The Coronavirus emergency has totally curbed the 2020 of the tennis world and until 13 July there has been the suspension or cancellation of all tournaments. To pay the consequences are also the tournaments present in the season on the grass, primarily the Wimbledon Championships.
Former World number 1 Andy Murray has long been stationary due to an injury, but the London grass tournament was (possibly) one of his priorities this season. “I think from Andy’s point of view – and I have seen him practise a bit a few weeks ago when it looked there might be chance to go to Miami,” Tim Henman said.
“And after being out of the game as long as he has – and now with the progress he has made – he will be pretty frustrated because he is getting close to, I would have thought, to getting back out on the court.
It is four years when you think he got to the quarters against Sam Querrey on one leg. And then has missed out and played doubles and mixed. It emphasises how much tennis he has missed. He has got to keep working at his fitness and get back to, or close as he can, to 100% and hopefully he will get the opportunity later in the year.
You would like to think so because he has missed so much tennis perhaps it will give him the opportunity if his body and his hip enables him to to play longer in age terms”. Henman was a similar age as Murray now when he decided to hang up his racket and retire: “I remember I was playing with [Andre] Agassi and he had 18 months out for v different reasons but he came back fresh and invigorated to play and kept going until he was probably 36.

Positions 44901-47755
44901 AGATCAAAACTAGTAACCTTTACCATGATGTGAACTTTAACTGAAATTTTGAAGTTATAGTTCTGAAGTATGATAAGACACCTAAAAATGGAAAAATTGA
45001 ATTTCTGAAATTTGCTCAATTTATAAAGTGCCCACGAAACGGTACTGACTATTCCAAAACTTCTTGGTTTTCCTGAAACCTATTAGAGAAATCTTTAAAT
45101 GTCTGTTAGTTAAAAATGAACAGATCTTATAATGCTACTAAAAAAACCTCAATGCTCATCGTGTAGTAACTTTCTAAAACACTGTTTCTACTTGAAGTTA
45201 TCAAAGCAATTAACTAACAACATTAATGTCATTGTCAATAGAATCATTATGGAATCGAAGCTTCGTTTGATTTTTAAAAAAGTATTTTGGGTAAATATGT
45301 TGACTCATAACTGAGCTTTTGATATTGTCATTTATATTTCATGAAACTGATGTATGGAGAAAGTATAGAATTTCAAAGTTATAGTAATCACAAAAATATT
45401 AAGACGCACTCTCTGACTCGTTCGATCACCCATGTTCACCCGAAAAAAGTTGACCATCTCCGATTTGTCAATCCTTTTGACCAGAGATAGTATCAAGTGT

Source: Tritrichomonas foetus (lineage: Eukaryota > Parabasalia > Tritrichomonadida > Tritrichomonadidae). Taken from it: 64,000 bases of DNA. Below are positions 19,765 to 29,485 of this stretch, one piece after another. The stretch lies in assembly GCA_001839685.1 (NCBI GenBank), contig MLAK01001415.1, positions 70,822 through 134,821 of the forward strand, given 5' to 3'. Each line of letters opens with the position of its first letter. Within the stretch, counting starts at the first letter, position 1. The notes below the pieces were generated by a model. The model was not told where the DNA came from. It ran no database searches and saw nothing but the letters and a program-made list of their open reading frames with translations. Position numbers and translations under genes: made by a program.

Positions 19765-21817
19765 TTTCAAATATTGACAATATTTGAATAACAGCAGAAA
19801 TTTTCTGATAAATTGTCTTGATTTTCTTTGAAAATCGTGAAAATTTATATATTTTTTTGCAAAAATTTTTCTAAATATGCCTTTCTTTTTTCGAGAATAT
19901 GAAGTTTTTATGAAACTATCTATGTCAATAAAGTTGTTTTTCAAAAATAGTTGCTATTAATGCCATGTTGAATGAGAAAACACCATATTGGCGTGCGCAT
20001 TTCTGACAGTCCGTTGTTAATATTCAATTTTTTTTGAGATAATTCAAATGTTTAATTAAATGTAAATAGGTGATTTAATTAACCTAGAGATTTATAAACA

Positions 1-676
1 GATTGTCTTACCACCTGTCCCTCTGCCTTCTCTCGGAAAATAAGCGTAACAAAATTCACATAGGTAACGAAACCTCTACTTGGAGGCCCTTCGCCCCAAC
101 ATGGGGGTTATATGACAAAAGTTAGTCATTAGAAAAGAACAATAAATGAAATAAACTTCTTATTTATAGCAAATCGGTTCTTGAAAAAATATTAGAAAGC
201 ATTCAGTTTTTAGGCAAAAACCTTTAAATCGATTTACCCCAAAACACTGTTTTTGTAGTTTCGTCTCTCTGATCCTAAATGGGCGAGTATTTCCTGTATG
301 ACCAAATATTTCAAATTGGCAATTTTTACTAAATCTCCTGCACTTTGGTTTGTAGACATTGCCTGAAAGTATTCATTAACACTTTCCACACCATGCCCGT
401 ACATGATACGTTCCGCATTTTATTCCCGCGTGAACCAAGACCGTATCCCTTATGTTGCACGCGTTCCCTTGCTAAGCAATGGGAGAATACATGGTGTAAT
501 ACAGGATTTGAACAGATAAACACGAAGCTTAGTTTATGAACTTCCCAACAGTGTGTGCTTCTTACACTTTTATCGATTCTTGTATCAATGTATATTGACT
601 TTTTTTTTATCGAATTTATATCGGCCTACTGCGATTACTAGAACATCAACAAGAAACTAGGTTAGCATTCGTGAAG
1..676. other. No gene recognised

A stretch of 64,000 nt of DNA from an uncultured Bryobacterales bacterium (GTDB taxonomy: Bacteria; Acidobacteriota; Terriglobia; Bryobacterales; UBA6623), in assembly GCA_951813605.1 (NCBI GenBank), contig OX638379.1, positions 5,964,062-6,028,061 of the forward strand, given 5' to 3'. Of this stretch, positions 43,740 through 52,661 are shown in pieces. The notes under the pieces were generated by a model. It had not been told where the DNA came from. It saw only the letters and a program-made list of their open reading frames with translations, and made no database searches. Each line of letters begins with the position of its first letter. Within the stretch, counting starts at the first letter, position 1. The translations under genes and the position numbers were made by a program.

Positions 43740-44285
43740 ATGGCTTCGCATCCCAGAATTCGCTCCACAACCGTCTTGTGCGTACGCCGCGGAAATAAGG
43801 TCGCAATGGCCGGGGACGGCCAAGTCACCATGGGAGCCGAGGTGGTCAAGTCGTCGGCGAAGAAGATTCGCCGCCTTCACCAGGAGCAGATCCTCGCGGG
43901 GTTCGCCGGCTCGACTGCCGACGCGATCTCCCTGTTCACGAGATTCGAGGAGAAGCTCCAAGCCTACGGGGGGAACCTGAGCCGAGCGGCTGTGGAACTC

In those days that was old for a top tennis player. I stopped when I was 33 and that was pretty old at the time. But I think with training techniques and injury prevention players are certainly playing longer so you would like to think that if A, Andy’s body permits and B, he still has the motivation that I think he does, there can still definitely be a few Wimbledons left in him yet”.